From hard feelings to bad memories, some parents worry that the relationships they had with their own parents will dictate the parent they will become—that…
From hard feelings to bad memories, some parents worry that the relationships they had with their own parents will dictate the parent they will become—that they will fall victim to the very practices of their own parents that did not work for them as a child.
What we don't understand is that nature has a way of preparing us for caretaking despite the examples we are provided. While wonderful role models are helpful for shaping a new parent, poor ones don’t define our parenting potential.
The idea that you had to have an idyllic childhood to become a good parent is a harmful message that disempowers parents and casts doubt on their ability to rise to the occasion.
Ask yourself: what is a “great” parent? In your list of attributes, you probably didn’t include one who never makes mistakes or one who always lives up to their intentions. Even a great parent can sometimes struggle to find enough warmth to give or can feel frustrated with all the sacrifices that come with parenting.
A great parent: yearns to connect with their child, offers comfort when they are struggling, and endeavours to know what they need before they have to ask for it. It is about cultivating a deep sense of belonging with them, conveying that they matter, and offering them an invitation for a relationship that is unwavering. The truth is that great parenting has little to do with us and is all about how our children look at us and find comfort, contact, and caretaking there waiting.
Surprisingly, regardless of our upbringing, the capacity to parent already dwells within us. The ability to care, protect, nourish, guide, and to cherish someone was first revealed in the hours we spent in play as a child. It is here where we practiced protecting our “babies”: animals, younger siblings, insects, and toy trains. It was in our play that we experimented with what it meant to be in charge and responsible. It was in our pretend world, created from our imagination and emotion, that we took our first steps towards revealing the caretaker in us.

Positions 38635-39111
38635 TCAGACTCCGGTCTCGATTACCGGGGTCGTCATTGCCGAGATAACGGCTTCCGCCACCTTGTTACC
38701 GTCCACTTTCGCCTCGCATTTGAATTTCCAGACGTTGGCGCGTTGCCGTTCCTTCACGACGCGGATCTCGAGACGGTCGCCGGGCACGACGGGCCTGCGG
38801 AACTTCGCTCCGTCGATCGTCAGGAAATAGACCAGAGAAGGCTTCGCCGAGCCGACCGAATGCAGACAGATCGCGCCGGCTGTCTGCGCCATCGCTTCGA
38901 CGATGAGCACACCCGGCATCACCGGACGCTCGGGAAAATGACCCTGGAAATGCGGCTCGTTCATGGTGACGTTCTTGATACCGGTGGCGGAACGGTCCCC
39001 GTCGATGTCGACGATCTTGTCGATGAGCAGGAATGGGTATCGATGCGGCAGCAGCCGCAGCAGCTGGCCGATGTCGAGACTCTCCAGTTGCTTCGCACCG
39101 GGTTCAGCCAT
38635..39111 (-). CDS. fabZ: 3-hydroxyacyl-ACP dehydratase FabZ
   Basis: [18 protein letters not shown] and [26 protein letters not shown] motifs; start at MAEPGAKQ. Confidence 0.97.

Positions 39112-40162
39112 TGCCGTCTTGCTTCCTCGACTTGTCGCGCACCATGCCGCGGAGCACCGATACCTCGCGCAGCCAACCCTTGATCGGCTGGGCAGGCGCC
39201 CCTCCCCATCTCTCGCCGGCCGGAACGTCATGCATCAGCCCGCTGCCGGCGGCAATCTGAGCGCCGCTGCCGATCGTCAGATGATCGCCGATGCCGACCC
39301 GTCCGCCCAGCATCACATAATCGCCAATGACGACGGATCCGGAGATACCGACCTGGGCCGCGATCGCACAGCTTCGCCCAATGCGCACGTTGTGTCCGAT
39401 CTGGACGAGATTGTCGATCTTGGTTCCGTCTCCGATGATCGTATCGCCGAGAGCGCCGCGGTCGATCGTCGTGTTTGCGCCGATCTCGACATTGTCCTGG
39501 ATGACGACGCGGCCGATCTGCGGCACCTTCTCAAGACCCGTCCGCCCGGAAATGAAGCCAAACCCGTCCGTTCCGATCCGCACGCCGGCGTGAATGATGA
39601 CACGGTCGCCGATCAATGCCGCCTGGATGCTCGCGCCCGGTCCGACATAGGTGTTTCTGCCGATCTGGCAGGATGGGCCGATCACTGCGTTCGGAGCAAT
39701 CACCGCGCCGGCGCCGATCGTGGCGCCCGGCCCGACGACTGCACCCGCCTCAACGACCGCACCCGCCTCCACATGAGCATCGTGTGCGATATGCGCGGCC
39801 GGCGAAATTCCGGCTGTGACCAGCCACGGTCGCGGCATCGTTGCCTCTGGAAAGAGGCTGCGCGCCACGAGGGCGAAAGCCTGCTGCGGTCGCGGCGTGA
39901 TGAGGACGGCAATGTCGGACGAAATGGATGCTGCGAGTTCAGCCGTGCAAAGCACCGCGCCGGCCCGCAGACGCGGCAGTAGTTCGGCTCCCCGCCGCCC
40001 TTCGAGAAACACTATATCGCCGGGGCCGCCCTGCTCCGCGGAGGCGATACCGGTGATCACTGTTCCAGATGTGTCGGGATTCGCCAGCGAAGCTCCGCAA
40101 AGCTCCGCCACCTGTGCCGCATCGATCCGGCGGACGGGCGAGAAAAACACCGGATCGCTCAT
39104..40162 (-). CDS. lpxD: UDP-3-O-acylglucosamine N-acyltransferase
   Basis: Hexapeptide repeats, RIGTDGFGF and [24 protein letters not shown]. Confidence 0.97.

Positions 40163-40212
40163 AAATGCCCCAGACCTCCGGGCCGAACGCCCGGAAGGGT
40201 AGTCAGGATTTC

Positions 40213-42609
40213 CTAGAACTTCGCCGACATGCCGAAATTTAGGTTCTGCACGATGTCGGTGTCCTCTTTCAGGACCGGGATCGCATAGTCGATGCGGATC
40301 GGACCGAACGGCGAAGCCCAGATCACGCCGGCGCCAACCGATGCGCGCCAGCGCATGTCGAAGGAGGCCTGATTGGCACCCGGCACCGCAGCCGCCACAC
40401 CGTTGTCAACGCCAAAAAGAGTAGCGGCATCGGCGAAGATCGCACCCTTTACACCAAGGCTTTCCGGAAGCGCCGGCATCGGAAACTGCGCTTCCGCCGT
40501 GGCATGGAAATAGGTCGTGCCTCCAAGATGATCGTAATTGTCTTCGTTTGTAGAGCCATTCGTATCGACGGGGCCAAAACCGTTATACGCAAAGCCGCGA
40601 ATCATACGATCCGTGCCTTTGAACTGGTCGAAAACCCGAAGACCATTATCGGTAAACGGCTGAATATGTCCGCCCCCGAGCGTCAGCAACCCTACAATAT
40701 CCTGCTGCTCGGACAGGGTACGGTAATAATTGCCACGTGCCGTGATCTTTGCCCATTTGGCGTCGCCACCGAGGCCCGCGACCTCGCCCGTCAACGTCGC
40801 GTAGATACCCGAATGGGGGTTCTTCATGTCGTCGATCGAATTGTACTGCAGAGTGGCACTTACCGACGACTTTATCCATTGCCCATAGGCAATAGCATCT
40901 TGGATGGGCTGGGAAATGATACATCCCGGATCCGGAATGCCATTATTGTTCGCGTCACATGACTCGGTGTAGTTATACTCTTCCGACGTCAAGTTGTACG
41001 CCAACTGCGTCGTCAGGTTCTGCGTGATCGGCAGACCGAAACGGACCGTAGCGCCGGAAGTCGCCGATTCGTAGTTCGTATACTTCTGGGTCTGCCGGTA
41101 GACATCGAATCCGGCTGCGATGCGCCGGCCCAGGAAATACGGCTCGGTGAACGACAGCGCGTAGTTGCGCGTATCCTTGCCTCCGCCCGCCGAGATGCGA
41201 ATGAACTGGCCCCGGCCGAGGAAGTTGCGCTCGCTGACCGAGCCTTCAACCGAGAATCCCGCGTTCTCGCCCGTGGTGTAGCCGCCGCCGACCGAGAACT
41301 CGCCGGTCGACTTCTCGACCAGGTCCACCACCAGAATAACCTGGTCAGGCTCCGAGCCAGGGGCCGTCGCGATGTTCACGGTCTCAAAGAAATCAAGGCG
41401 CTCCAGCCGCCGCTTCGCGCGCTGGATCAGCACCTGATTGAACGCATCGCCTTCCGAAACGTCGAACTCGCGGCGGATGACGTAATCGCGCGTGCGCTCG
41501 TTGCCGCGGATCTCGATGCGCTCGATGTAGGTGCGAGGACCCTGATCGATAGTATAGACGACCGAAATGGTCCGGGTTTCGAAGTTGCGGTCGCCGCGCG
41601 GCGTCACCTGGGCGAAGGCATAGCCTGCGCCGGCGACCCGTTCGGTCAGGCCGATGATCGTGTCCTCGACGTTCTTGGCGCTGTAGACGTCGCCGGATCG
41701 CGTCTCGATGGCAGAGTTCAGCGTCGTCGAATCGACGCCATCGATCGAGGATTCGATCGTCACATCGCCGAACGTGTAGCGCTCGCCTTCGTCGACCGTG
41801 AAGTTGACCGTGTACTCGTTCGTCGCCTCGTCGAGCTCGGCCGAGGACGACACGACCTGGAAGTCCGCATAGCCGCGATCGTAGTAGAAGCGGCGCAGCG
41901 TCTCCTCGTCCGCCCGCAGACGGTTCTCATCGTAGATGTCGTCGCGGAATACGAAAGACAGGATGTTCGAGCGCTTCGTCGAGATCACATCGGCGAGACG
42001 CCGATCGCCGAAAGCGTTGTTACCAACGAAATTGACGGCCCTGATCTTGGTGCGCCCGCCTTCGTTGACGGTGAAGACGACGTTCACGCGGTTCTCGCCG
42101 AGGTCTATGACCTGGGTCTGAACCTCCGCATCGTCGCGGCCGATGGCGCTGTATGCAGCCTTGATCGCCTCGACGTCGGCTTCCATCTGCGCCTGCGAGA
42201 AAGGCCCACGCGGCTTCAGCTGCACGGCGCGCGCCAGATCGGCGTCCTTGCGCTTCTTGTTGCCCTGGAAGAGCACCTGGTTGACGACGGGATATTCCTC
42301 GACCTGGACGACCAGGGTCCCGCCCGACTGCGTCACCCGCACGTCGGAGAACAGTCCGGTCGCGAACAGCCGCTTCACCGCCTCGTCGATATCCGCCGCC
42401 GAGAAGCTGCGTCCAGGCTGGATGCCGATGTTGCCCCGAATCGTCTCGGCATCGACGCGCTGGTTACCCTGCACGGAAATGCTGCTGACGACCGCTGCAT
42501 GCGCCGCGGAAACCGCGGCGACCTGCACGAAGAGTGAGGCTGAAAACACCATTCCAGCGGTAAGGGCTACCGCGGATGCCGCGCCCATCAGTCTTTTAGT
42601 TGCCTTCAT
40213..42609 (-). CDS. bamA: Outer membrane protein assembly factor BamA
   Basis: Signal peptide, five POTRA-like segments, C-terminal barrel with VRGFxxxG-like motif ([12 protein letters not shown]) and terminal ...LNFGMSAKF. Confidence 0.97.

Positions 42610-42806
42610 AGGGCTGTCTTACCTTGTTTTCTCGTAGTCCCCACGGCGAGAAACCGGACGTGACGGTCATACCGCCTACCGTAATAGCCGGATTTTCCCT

It was in play where our instincts and emotions to care for another were preserved and nurtured. It was here we were free to make mistakes, to get frustrated, and to walk away from it all. Play provided a dress rehearsal space where no one was ever really hurt or worried if we got it right. No one judged their actions (or they shouldn't have), and we had no sense that knowledge was required to take care of something. In play, our caretaking was instinctive and lacked words or insight. It has always been there, dormant, waiting for the child who could unlock the caretaker in us.
It is the transition from play caretaking to real parenting that allows the provider in us to arrive in solid form. It is when we accept the emotions that come with being a parent that our shape solidifies, and our identity is transformed in the process.
Insight into our kids and what drives them can come at the strangest times–while we are in the shower, making dinner, or in the moments before we fall asleep (or wake us up in the middle of the night). There is no recipe, no toolkit, no instruction manual needed to find that place inside of you where you desire to make sense of a child.
This focus on caretaking is born from your desire to be their answer to contact, closeness, and caretaking. Your only task is to willingly give yourself to the places where guilt, confusion, joy, fulfillment, sadness, yearning, and mixed emotions mingle together. In other words, being great doesn’t come from having all the answers as a parent; rather, it is found in one’s striving to be the answer to a child.
Here are some of the ways we can strive to be the answer:
With deep caring we can grow to be the answer to our children’s needs even if our own were not taken care of. Caring is what motivates us to nurture, be generous, forgive, be conscientious and attentive, and to take responsibility. Caring is what makes a parent seek information when they have questions. When we feel the push inside to consider our child’s needs, to look out for them, guide, and share our values with them, it is caring that has driven us there. Parents who care are moved to show up to do the work of parenting, even when it is hard.
Without fail, the parent who sees themself as being the one to lead a child and as responsible for their relationship with them is the “greatest” parent of all in their child’s eyes. When the parent aims to be unconditional in their invitation for relationship, a child will recognize that nothing they could say or do would make that parent give up on them. If the parent makes a mistake, they are able to admit it and graciously move on, continuing to care for their child. It means they will not let anything come between them.